I am a model citizen at the beginning.  I can say all the right things to the Weight Watchers leader so she anticipates my weigh in every week.  Usually by week four she is already talking to me about reaching goal and becoming a leader myself.  I can film a video with the director of the hypnosis center so compelling that he cannot wait to use it in his advertisements.  I can charm a personal trainer by using buzz words like commitment, lifetime and endorphin.

But I hit my con artist brick wall this past fall.  I started working with a nutritionist in July.  I poured my heart out.  I shared my failures with her.  She took my before picture and gave me great stuff to read.  She cared about me, I mean, really cared about me.  I even admitted to her in August that I am capable of saying all the right things and am good at starting but not very good at follow through.  It was the first time I ever said that out loud and I think it is because it is the first time I began to see the con for what it was.

Con: –noun

4. a confidence game or swindle.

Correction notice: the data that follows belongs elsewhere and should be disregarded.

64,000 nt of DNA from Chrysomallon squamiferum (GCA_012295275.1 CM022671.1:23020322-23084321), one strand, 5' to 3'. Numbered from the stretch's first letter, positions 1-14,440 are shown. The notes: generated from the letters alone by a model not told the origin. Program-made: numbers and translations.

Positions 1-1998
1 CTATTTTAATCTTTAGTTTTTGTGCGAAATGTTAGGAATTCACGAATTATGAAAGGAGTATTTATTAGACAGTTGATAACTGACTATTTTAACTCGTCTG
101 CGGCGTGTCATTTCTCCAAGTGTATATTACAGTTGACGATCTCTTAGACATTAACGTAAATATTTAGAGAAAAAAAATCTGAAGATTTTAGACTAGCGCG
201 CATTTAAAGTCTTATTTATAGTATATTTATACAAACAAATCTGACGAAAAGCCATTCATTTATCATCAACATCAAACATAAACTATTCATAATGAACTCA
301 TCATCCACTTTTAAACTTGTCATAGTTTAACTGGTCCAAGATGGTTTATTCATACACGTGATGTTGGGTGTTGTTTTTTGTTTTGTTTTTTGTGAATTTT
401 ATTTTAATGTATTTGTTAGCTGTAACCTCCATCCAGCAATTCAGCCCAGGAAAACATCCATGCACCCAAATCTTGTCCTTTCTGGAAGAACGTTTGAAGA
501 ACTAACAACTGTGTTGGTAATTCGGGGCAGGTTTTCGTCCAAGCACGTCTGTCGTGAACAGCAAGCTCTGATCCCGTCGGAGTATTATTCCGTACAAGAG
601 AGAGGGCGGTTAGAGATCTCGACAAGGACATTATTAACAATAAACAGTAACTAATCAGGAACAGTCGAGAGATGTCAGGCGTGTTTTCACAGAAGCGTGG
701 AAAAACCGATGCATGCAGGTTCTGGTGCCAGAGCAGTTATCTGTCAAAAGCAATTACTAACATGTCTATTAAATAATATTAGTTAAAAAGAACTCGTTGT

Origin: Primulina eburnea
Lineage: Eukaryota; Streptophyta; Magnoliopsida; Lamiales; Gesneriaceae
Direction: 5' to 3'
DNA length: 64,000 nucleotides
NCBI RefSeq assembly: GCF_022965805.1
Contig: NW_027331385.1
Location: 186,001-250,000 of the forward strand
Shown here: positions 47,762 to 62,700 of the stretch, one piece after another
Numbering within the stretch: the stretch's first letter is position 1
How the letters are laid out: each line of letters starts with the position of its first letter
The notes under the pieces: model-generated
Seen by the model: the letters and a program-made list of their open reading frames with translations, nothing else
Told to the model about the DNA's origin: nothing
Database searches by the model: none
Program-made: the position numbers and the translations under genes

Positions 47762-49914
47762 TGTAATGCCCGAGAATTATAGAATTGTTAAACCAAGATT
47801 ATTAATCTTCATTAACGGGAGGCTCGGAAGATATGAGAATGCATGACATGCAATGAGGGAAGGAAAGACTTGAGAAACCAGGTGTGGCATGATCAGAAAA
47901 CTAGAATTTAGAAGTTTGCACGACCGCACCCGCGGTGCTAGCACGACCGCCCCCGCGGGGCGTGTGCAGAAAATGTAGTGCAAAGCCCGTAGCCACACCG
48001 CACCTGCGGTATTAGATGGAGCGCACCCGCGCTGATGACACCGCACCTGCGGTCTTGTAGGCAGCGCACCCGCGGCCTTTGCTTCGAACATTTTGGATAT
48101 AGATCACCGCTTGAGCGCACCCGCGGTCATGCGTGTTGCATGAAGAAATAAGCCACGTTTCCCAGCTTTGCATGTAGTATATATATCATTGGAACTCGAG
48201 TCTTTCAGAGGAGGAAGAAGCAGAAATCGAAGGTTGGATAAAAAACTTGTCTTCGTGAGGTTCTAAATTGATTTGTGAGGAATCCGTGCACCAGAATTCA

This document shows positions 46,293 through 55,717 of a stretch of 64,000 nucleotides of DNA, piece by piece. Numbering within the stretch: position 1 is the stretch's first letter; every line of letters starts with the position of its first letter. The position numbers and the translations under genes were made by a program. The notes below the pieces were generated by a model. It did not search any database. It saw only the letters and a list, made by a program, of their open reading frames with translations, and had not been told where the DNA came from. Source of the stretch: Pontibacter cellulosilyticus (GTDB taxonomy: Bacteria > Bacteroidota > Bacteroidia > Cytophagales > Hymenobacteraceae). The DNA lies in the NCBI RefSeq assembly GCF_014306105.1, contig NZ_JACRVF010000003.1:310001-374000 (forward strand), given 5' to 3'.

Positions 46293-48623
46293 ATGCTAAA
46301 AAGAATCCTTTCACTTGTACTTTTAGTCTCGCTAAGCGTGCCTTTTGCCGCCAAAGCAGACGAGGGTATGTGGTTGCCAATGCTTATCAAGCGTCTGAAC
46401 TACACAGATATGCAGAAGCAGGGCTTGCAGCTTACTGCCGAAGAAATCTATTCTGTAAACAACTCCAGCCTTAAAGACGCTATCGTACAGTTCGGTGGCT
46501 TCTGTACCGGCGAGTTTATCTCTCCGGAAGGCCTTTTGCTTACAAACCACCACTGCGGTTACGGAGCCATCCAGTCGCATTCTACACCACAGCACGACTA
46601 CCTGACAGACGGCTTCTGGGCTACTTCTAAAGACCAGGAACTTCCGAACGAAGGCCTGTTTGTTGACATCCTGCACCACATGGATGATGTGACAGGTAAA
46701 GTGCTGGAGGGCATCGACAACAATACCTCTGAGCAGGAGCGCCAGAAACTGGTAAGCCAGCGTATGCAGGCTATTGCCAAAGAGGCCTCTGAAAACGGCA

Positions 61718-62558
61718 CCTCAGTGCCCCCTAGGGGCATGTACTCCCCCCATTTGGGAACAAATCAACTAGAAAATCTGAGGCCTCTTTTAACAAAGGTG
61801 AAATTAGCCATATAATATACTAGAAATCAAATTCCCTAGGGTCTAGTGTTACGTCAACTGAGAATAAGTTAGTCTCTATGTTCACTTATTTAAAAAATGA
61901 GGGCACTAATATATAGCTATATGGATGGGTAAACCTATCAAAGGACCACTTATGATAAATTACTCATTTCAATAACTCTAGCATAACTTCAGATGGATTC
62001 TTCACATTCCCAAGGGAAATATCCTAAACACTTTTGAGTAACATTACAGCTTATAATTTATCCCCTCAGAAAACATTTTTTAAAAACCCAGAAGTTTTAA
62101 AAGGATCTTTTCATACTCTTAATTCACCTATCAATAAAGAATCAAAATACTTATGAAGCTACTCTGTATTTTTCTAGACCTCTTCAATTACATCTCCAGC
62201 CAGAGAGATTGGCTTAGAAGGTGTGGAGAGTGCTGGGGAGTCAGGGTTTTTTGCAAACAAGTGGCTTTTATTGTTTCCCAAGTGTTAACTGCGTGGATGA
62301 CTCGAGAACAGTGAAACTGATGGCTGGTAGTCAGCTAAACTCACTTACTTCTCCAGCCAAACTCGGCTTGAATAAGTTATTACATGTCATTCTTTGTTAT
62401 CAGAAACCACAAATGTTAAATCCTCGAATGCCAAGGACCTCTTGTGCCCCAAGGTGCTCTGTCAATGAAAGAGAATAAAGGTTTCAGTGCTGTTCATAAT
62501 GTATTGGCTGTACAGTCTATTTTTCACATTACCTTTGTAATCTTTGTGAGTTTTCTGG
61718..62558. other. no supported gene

5. a lie, exaggeration, or glib self-serving talk

Eventually, as I missed appointments and slid back to my old ways, I began for the first time to understand my tactics and how destructive they were.  I was embarrassed to go back because I saw something in her eyes which was different than I had ever seen in anyone who was “helping” me before.  She was really, sincerely disappointed.  She really believed in me and the disappointment I saw was like a wet glove being slapped on my face.  That one single look, which she may not even know crossed her face, was the jolt I needed.  I stopped the con cold turkey in January.

Things are different now.  When the con stopped I didn’t eat like crazy until I developed a plan.  There is no fancy spreadsheet although I do keep track of what I eat every day making sure my body is fueled with protein.  I have no date of completion because that would assume I am dead.  This is not a diet.  I will never diet again (that, in and of itself, is entirely freeing!) but simply eat like a healthy person every day.

Would you like to read more about my journey?

Have a yummy week!


Twitter: @JudeTheFoodie